Some of the smartest cancer researchers in the world work for the University of New Mexico Cancer Center. Some of their ideas have real commercial promise, some of them have started companies, and the center has hired new people with experience in bringing medical technologies to market.
So one would think there would be a host of cancer-related biotech and pharmaceutical companies thriving in Albuquerque. There is not.
I asked a friend who knows a great deal about both economics and UNM’s Health Sciences Center why places like Seattle, San Francisco and Salt Lake City have become hotbeds of medical commercialization and Albuquerque has not. A lot of the reason, he said, is simply a matter of scale. Stanford University has hundreds of medical researchers with experience commercializing innovations. UNM has fewer than a dozen.
Waneta Tuttle, who has created medical technology companies in Albuquerque, says much the same thing. She says there is a critical mass of researchers, entrepreneurs, financiers and business managers that has to be reached before a community starts spinning off new companies in any significant number. What that critical mass is, nobody knows, but we haven’t reached it yet.
The point is, a successful 21st century economy depends on bringing together enough smart people in an environment where they can prosper. Happily, more and more of New Mexico’s political, business, intellectual and educational leaders are embracing that concept and are looking for ways to make it happen.
This is a far cry from economic solutions offered as recently as last year’s legislative session. Then, the Legislature and the administration agreed to cut corporate income taxes and, effectively, to eliminate such taxes on any corporation that sells its production out of state (read Intel, read Ethicon). The goal was to make New Mexico competitive with states like Arizona and Oregon.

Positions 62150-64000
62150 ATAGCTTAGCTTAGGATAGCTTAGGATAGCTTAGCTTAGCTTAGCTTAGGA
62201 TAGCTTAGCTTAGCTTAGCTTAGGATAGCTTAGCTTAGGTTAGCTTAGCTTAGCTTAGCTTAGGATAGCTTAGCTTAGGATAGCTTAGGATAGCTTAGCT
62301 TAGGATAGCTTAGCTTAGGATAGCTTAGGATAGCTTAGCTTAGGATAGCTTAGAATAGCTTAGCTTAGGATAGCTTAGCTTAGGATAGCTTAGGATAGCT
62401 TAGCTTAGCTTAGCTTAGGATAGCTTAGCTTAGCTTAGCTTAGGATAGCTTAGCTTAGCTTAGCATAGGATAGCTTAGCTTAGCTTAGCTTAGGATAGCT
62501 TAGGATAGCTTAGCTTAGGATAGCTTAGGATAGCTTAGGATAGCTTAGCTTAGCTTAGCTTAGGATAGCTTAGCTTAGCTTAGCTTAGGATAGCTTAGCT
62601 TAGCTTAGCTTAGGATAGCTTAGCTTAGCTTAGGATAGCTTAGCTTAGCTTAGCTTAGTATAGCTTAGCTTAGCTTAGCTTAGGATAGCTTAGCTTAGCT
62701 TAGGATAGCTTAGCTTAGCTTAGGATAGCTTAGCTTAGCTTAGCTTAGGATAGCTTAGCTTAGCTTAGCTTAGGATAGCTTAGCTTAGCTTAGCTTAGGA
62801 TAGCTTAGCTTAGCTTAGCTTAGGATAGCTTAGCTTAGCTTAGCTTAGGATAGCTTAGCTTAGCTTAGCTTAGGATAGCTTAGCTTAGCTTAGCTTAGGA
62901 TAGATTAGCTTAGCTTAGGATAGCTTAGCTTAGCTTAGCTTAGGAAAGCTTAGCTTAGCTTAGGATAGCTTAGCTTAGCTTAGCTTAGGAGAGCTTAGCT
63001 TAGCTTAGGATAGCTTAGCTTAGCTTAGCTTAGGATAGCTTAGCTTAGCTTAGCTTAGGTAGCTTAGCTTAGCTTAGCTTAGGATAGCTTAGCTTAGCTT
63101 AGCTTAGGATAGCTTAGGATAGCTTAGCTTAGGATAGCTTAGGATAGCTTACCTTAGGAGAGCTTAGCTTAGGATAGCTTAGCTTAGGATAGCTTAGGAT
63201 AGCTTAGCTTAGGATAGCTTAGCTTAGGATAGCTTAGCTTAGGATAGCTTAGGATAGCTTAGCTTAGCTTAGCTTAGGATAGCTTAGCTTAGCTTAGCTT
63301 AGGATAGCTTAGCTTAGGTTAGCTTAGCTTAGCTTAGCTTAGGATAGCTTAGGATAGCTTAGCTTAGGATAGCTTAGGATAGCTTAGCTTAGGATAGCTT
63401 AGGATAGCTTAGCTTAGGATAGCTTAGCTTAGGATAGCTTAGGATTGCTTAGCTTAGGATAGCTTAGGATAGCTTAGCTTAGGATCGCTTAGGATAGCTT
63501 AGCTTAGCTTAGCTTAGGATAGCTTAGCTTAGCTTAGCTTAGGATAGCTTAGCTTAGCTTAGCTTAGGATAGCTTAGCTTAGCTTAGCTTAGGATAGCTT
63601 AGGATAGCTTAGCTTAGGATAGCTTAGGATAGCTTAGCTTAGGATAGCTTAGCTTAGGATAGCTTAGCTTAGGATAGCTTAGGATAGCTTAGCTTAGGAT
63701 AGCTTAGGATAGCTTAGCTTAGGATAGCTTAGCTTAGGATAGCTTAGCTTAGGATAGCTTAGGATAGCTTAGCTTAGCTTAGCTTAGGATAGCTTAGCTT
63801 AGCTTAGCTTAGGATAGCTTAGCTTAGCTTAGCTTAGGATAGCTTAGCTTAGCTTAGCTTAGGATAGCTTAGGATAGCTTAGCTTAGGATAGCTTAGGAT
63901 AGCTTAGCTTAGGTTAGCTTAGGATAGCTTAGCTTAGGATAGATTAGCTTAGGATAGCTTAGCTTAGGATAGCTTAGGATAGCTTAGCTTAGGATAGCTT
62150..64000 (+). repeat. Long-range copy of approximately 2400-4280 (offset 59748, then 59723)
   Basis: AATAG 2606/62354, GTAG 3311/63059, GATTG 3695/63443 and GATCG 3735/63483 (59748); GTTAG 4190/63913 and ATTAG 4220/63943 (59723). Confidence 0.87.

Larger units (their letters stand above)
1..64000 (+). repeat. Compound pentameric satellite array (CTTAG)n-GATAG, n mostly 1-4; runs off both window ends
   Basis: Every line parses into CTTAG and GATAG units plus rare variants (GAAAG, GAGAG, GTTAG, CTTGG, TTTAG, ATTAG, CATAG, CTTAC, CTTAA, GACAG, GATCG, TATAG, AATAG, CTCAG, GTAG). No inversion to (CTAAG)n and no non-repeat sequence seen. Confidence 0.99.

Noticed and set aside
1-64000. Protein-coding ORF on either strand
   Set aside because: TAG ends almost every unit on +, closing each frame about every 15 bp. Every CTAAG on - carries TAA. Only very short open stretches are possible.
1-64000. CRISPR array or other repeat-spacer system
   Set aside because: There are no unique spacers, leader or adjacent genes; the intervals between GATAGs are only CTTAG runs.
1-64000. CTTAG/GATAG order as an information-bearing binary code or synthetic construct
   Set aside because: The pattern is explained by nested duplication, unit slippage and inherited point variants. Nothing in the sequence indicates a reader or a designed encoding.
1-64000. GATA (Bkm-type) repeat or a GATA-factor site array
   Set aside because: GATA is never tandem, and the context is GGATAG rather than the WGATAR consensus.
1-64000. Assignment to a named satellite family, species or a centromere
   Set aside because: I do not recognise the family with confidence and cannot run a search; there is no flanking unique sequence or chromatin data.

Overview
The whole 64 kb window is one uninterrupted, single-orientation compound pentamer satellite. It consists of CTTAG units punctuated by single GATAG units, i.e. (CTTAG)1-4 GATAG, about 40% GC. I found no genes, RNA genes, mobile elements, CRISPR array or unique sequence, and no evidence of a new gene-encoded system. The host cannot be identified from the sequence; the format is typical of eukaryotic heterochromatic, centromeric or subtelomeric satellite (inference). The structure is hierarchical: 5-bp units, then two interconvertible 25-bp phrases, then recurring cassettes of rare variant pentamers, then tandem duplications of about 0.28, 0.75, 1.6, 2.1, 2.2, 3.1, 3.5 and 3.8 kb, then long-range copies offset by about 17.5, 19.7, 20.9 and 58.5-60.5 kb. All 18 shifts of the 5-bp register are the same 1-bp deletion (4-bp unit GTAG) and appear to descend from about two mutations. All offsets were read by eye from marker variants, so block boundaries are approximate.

Since then, Intel has cut its New Mexico workforce. If Ethicon has increased production here, the company has been pretty quiet about it.
The Martinez administration says there has been some job creation as a result of the new tax treatment, but as the New Mexico Tax Research Institute has said many times, companies don’t locate someplace or expand operations just because of tax treatment.
Corporate taxation is pretty much meaningless to most startups, entrepreneurs and innovators anyway. Few establish the legal entities that pay corporate income taxes, preferring LLCs, sole proprietorships, partnerships and Subchapter S corporations. Those that do go the Subchapter C corporate route can be depended upon to lose money for some time, and you don’t pay taxes until you turn a profit.
This year is different. Gov. Susana Martinez asked the Legislature to consider several ideas designed to nurture the human capital we need if we are to achieve critical mass. Among the proposals was funding for top-flight university professors and researchers; more early-college high schools that accelerate students’ progress to college degrees; funding to help bring university and lab research to market; tax benefits for angel investors who help launch businesses; and several measures to expand the state’s health care workforce.
Santa Fe-based Think New Mexico came up with an agenda it hopes would create a climate where the entrepreneurs with the best ideas can thrive. Its proposals would give incentives to entrepreneurs who locate here, lower bureaucratic and regulatory barriers that inhibit them, and encourage businesses already here to expand.
516 ARTS, a gallery and exhibition space near Fifth Street on Central Avenue, this month launched a series of events to explore ways to “articulate and imagine a future for Albuquerque that resonates with optimism and possibility.”
Entrepreneur Stuart Rose has assembled more than a dozen bioscience entrepreneurs in an incubator he owns on Indian School NE near San Pedro.
UNM and City Hall are working together to create an innovation district in the city’s core, designed to bring together creative and innovative people in one place in an attempt to achieve that critical mass we’re missing.
(I’m on the record as being skeptical that the UNM/city effort requires investment in buildings, but any effort designed to help smart people succeed is worth considering.)
There is no telling which of these ideas and efforts will work, of course. What matters is that a significant number of public, private and nonprofit leaders see that New Mexico’s future depends on New Mexico’s bright and energetic people.